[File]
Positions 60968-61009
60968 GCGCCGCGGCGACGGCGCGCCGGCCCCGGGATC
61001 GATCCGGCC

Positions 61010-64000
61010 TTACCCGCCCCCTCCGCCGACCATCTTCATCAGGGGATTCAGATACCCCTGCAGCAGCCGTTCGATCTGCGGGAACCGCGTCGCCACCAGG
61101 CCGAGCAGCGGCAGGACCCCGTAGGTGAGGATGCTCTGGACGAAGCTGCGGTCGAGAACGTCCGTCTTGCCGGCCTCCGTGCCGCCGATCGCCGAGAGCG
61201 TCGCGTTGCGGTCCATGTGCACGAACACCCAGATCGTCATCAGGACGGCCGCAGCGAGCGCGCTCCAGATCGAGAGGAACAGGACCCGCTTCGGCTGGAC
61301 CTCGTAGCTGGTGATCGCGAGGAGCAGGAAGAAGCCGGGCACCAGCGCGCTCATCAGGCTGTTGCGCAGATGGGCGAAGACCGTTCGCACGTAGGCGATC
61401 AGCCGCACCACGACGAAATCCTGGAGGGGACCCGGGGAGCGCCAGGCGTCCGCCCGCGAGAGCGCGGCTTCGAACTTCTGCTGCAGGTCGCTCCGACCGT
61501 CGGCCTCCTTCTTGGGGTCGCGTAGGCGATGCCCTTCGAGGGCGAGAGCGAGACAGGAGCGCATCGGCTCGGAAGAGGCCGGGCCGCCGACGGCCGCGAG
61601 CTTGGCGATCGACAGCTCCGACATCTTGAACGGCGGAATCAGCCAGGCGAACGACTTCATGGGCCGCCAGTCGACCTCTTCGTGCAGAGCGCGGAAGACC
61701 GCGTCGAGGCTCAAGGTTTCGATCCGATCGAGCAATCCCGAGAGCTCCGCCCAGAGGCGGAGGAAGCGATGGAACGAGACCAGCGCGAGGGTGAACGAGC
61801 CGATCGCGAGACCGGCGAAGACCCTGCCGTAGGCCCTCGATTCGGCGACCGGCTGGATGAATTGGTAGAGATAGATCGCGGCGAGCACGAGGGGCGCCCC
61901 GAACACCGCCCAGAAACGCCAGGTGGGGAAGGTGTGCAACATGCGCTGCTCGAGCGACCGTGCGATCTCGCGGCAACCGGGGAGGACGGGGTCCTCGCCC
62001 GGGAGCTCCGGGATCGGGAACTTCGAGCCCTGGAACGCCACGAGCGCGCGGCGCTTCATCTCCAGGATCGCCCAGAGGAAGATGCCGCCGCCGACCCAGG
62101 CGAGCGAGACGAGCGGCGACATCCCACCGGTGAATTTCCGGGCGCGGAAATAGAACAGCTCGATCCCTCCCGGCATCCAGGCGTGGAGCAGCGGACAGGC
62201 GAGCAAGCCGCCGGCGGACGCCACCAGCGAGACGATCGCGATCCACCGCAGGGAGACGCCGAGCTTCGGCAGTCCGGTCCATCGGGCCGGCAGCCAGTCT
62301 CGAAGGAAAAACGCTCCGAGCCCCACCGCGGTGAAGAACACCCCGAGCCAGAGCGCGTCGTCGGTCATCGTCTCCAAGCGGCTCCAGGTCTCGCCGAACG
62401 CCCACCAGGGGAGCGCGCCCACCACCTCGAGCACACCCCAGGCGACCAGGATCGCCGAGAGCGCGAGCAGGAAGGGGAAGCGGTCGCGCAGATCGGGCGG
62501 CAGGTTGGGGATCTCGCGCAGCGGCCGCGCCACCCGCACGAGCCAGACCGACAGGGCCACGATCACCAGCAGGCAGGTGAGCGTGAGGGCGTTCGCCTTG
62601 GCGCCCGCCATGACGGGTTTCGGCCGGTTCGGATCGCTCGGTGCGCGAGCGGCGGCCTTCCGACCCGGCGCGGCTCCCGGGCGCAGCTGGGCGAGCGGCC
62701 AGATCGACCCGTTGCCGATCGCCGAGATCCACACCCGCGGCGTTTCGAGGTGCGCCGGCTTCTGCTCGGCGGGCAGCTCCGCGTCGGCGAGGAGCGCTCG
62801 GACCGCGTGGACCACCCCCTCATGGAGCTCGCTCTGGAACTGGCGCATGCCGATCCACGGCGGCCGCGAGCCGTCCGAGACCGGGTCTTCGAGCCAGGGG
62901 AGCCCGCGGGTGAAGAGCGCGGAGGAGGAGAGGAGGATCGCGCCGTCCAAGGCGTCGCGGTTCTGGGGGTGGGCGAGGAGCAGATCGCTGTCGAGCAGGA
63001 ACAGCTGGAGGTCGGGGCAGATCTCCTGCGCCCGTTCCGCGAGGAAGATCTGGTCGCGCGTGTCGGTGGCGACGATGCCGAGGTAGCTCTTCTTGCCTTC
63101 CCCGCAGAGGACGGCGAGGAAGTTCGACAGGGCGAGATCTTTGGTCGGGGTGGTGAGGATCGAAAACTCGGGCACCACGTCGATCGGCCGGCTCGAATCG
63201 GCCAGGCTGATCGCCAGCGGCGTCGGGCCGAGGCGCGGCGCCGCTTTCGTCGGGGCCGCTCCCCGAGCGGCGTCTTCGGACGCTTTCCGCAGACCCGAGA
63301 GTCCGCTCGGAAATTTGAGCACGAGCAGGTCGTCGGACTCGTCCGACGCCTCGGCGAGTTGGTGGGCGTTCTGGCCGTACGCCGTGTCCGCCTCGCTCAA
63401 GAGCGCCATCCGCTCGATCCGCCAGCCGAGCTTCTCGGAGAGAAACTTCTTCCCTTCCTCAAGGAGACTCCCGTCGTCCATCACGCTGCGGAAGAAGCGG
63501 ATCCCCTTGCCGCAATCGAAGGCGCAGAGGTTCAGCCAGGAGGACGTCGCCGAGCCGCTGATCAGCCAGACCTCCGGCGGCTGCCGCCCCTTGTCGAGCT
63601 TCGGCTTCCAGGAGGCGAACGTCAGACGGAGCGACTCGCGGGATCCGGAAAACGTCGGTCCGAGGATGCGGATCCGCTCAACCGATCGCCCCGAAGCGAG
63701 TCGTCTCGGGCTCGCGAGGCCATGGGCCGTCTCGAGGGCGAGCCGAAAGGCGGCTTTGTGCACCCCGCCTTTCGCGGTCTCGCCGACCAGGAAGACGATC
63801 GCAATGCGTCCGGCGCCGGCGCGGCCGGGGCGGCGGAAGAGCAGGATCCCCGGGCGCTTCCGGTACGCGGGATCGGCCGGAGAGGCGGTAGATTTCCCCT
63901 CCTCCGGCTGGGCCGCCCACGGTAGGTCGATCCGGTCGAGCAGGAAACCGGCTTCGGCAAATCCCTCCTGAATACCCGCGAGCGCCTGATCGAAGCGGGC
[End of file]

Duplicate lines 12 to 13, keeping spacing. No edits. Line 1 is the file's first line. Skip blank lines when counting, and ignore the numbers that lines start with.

61701 GCGTCGAGGCTCAAGGTTTCGATCCGATCGAGCAATCCCGAGAGCTCCGCCCAGAGGCGGAGGAAGCGATGGAACGAGACCAGCGCGAGGGTGAACGAGC
61801 CGATCGCGAGACCGGCGAAGACCCTGCCGTAGGCCCTCGATTCGGCGACCGGCTGGATGAATTGGTAGAGATAGATCGCGGCGAGCACGAGGGGCGCCCC